Plecoptera epitomizes cold, clear, fresh water; they are excellent indicators of good water quality. They develop as nymphs in the water and live rather reclusively very near to water. An interesting tidbit is the first recorded fly tied by a human mimicked a stonefly! These insects are close relatives of cockroaches but they have tails and the ability to fold their wings over their backs.
Their common name is thought to come from their larvae habit of crawling around and on top of stones and rocks. Their taxonomic name is derived from the “pleated wings” they have.
Here’s an interesting blog post, The Dragonfly Woman, written by an aquatic entomologist. In this particular link, she’s discussing how the know if the larvae you find is a stonefly, a mayfly, or a damselfly. If you’re a fly-fisherperson or just like to check out the local aquatic insect life, this is a good read.
Northern Prairie Wildlife Research Center has some good info on stoneflies with a map of reported locations. One can look at their state to see what species have been noted to be there.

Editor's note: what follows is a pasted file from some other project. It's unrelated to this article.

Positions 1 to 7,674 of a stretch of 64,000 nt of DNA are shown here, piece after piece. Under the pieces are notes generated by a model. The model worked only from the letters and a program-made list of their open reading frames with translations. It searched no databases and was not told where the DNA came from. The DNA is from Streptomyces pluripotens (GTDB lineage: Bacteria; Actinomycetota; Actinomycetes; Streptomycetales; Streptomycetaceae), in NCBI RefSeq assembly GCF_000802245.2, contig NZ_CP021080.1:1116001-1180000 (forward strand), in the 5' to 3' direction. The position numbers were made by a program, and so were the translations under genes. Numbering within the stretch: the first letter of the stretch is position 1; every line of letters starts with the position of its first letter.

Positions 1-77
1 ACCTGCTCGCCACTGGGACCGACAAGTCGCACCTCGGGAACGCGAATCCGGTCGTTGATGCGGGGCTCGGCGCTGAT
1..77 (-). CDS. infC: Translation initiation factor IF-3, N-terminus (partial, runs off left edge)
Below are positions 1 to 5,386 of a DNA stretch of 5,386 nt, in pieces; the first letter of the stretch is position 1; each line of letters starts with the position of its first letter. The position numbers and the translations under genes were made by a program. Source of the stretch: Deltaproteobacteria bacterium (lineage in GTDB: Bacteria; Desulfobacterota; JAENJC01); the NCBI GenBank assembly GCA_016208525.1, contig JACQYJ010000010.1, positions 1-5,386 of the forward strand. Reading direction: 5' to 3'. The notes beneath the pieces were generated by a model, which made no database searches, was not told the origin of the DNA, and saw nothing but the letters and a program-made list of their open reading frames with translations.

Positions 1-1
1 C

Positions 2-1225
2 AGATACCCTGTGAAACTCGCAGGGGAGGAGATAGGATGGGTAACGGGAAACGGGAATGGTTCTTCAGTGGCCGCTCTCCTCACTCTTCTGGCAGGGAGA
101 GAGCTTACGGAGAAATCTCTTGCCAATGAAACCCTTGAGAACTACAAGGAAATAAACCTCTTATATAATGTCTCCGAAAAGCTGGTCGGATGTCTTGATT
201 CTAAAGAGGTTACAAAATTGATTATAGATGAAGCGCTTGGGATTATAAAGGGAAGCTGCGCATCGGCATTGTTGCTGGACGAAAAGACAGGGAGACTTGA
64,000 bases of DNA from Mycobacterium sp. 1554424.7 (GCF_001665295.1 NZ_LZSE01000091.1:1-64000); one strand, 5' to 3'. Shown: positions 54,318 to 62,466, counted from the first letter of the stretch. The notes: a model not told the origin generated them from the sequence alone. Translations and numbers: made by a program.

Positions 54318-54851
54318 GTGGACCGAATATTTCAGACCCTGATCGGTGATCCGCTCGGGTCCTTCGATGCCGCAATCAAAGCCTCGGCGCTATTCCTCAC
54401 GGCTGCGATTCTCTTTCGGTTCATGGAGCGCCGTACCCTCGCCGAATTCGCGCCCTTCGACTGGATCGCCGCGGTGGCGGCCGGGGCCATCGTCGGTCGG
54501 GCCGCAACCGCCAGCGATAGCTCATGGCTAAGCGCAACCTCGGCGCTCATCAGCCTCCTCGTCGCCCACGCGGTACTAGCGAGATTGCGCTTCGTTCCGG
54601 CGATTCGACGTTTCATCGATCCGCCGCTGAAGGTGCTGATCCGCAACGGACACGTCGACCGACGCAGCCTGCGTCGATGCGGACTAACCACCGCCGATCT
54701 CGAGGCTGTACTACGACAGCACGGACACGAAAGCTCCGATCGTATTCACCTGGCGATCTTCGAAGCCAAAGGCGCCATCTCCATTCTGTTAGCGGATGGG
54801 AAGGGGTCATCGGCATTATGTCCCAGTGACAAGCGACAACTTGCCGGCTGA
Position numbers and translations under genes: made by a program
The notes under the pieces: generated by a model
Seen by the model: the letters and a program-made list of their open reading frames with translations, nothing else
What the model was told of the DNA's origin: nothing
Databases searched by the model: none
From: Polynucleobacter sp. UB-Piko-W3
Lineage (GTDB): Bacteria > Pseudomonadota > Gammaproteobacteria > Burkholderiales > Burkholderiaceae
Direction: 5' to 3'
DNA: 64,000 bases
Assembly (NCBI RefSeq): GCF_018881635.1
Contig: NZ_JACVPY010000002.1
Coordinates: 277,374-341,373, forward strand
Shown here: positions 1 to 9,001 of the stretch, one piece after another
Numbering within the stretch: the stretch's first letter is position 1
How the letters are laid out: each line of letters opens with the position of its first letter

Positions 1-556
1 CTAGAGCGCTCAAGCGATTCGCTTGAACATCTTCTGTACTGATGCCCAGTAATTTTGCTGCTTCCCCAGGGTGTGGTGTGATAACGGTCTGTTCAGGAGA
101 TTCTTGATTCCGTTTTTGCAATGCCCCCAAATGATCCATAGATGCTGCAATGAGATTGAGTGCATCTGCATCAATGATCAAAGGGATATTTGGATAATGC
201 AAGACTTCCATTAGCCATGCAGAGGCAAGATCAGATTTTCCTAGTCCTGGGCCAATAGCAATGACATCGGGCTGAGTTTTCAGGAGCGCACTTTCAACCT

Perlidae (Common Stoneflies)
There are 400 species and most of them live in the northern hemisphere.
Perlesta sp – Common Stonefly
Perlesta nitida – Tiny Stonefly
Pteronarcyidae (Giant Stoneflies)
This is a primitive family of stoneflies that can be found all over the US. They are the largest stoneflies. The eggs are rounded, highly sculptured, and have a large cap. Because each species’ eggs are distinctly shaped, one can ID them from these.
Pteronarcys sp – Giant Stonefly
These are the largest stoneflies in the northeast; this one was 2-2 ¼” long. Hemimetabolous, these large “summer” stoneflies spend 2-3 years in water as nymphs before they emerge as adults and come out of the water.